Santiago de Chile. One last day before the journey to the fin del mundo is over. We don’t know the city at all and it seems too huge for a quick sample, so instead we plan a day trip to the coast and drive through the flowering fields of Californian poppy, vines, orchards and a national park forest to the port city of Valparaiso.
“Valpo” has been described as gritty and groovy. It is both. Many of the city’s iconic and historical neighbourhoods and buildings have seen better days.
Prior to the opening of the Panama Canal it was certainly a very significant 19th Century port town and the architecture reflects the influence of its European immigrants and also, its naval importance.
There is now much urban renewal and the fortunes of the city are again rising. Many of the buildings in the faded hilltop “hoods” are being revitalised.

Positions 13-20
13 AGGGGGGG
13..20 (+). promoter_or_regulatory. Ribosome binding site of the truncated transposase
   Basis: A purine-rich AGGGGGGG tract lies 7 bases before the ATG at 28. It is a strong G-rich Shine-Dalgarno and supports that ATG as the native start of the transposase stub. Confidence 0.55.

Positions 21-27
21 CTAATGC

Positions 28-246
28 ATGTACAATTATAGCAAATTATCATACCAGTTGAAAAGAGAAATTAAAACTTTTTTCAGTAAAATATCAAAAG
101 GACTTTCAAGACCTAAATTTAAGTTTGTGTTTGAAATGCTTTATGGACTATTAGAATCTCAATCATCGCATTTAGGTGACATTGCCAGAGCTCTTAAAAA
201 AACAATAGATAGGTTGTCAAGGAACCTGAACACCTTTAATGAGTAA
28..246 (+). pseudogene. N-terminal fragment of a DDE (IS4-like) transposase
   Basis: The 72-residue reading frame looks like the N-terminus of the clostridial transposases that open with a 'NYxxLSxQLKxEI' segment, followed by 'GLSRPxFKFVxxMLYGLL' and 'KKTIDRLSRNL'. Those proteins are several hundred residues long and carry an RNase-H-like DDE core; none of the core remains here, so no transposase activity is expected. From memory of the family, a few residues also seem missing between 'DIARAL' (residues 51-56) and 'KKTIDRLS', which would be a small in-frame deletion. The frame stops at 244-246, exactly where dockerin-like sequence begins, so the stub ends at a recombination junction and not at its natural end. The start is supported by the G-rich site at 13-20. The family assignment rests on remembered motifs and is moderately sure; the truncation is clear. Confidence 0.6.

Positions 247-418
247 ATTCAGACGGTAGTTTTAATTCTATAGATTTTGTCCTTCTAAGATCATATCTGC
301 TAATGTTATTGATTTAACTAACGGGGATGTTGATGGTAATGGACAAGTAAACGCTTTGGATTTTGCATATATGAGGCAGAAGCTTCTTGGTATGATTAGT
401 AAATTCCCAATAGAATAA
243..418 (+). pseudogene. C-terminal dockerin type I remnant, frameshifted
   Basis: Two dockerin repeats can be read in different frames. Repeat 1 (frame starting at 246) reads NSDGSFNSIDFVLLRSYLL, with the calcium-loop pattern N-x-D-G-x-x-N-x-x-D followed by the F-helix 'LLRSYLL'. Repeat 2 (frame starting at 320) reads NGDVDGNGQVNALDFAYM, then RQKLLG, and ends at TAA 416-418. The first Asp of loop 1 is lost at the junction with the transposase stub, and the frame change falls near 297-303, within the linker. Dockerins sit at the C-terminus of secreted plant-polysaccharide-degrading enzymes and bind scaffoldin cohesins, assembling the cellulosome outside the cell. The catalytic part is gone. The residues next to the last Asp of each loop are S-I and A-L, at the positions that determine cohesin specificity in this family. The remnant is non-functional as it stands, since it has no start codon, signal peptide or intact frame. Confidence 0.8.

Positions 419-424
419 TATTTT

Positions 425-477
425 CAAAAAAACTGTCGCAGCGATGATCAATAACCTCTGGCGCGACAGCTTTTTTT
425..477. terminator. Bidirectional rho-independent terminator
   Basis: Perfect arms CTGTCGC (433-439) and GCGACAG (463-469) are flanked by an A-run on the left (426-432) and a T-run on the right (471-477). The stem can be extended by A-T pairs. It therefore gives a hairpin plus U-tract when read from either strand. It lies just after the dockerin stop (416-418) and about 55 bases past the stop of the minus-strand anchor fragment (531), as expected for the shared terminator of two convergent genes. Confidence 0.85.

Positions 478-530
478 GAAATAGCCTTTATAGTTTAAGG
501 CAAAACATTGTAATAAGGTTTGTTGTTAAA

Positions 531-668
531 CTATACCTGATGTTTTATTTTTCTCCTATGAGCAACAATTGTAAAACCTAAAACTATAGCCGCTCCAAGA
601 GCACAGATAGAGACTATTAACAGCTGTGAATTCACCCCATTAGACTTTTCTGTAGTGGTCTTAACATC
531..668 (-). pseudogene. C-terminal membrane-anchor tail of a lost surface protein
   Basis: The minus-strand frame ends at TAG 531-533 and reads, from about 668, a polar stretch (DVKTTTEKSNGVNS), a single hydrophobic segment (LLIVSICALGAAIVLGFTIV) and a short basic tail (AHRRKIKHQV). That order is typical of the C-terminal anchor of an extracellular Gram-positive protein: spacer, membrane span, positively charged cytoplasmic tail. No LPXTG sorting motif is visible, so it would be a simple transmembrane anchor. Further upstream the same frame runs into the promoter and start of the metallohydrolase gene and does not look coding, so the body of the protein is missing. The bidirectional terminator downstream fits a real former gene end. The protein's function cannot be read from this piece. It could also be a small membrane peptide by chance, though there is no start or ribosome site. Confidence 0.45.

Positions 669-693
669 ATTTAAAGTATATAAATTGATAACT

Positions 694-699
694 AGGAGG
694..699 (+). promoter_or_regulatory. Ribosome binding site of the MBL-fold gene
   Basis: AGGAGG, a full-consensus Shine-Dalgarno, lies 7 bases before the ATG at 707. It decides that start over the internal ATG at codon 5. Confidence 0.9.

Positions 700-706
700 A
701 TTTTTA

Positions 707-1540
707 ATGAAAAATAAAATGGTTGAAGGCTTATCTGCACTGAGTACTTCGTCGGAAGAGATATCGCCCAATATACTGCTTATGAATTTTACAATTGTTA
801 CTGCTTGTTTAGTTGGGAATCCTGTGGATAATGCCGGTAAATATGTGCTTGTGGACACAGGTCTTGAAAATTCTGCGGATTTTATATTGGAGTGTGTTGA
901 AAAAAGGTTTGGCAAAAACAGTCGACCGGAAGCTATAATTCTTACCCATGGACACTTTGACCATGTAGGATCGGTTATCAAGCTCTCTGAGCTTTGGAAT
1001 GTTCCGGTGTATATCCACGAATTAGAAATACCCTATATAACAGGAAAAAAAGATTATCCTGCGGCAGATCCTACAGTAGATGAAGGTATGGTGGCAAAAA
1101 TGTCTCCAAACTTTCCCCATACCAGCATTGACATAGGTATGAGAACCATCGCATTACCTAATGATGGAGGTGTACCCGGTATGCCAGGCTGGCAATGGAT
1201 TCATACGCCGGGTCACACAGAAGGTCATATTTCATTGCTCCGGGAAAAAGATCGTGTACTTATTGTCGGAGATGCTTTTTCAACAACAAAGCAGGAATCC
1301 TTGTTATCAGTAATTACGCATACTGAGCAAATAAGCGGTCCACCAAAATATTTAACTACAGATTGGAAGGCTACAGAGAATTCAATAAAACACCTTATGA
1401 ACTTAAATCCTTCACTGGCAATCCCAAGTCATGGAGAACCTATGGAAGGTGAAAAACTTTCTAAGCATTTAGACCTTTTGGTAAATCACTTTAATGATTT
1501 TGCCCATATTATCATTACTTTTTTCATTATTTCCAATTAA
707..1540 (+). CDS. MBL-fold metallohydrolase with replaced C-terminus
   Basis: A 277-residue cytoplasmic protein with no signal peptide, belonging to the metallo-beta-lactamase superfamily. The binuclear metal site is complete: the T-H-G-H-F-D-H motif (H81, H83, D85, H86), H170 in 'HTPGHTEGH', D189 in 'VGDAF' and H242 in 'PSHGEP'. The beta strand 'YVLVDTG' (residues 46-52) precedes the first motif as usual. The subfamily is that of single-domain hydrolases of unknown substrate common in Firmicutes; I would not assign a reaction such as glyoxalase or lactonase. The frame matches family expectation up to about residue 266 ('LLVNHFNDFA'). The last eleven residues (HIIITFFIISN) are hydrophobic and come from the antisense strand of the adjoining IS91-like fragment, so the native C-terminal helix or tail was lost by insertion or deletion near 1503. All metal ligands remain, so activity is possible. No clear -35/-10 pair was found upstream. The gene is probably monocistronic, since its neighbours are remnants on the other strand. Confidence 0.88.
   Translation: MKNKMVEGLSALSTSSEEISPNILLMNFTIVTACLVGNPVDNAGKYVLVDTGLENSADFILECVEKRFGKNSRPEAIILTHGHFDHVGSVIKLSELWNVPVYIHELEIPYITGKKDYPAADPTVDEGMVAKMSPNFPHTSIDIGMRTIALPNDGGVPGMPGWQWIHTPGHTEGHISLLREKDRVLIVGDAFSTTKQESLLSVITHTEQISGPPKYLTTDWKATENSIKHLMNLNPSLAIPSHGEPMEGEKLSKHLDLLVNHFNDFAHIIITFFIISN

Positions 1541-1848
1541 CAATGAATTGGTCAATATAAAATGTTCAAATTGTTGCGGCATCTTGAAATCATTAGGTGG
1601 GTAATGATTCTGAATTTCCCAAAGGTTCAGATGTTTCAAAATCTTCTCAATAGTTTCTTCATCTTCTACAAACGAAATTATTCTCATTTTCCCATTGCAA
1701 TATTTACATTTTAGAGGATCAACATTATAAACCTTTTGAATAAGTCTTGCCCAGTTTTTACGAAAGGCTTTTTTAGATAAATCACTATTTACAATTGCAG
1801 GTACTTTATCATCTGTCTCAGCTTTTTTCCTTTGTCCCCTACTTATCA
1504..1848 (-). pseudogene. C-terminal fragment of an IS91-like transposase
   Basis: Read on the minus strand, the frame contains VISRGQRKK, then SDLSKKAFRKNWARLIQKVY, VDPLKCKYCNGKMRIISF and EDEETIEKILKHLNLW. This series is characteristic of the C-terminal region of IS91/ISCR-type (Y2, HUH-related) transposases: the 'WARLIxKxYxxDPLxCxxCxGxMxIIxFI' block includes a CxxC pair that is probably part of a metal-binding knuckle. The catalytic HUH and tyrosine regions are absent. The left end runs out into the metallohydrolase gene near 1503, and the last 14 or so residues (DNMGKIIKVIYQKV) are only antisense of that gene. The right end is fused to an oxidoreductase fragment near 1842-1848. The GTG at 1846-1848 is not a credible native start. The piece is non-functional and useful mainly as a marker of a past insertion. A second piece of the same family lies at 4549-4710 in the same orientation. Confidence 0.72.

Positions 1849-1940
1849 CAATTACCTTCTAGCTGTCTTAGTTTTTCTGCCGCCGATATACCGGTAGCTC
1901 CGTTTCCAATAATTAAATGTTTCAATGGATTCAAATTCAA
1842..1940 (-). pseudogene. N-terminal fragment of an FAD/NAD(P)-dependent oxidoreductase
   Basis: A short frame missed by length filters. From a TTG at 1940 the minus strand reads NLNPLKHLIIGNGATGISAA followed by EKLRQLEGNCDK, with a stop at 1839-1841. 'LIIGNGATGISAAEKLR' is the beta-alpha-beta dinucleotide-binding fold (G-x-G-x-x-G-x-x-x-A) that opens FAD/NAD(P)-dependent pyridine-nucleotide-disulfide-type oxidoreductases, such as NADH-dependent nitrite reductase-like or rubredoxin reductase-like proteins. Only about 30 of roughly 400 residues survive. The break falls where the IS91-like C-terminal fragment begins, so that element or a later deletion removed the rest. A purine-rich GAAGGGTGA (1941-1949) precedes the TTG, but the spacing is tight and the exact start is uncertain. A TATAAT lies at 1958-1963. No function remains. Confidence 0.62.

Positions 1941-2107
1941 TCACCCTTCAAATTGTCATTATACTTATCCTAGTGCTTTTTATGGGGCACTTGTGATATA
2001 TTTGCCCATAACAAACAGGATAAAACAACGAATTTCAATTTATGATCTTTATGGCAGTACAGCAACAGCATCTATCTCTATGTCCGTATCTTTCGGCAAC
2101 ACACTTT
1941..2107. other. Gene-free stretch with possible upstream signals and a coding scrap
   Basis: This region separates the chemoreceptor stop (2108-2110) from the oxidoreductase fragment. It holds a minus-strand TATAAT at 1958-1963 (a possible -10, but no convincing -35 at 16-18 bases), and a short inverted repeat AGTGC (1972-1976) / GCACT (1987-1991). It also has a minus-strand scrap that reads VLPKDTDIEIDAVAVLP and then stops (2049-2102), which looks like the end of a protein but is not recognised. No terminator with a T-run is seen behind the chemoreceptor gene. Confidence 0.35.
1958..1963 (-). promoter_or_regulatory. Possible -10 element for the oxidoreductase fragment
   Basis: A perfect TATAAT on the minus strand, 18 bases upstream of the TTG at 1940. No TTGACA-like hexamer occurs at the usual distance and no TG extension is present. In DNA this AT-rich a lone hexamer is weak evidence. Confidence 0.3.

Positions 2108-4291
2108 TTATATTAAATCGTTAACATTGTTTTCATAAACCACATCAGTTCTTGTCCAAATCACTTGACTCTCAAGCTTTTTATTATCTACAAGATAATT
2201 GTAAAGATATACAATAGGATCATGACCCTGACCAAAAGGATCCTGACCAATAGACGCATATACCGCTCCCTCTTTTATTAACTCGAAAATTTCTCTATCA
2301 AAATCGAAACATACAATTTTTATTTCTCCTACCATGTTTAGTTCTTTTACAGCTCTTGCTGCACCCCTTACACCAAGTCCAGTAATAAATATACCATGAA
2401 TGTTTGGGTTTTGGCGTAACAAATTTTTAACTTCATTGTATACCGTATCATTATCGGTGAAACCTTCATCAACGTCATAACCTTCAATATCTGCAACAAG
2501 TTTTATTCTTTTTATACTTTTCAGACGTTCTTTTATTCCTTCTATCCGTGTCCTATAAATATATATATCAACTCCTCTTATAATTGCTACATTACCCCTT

Valparaiso is definitely on the tourist route in summer.
With its historical buildings and monuments, arts scene, shops, cafes, bars, boutique hotels and nightlife it does not disappoint.
The funiculars – the oldest operating since 1883 – provide quirky, creaky access to locations such as Cerro Concepcion.
Side by side are beautifully restored colonial buildings, brightly painted houses with their bohemian vibe, walls of street art and political graffiti.
As in many other places in South America, sleeping dogs lie undisturbed in any convenient spot.
Back in Santiago on the last evening before our departure we sample just a little of Barrio Lastarria before dinner.
A stroll in the park close to the hotel, an appreciation of colonial influences on the architecture (Museo de Bellas Artes); then an empanada and a pisco sour, the music of a street performance ……..the journey is over.
“This is all. In the distance someone is singing. In the distance.” Pablo Neruda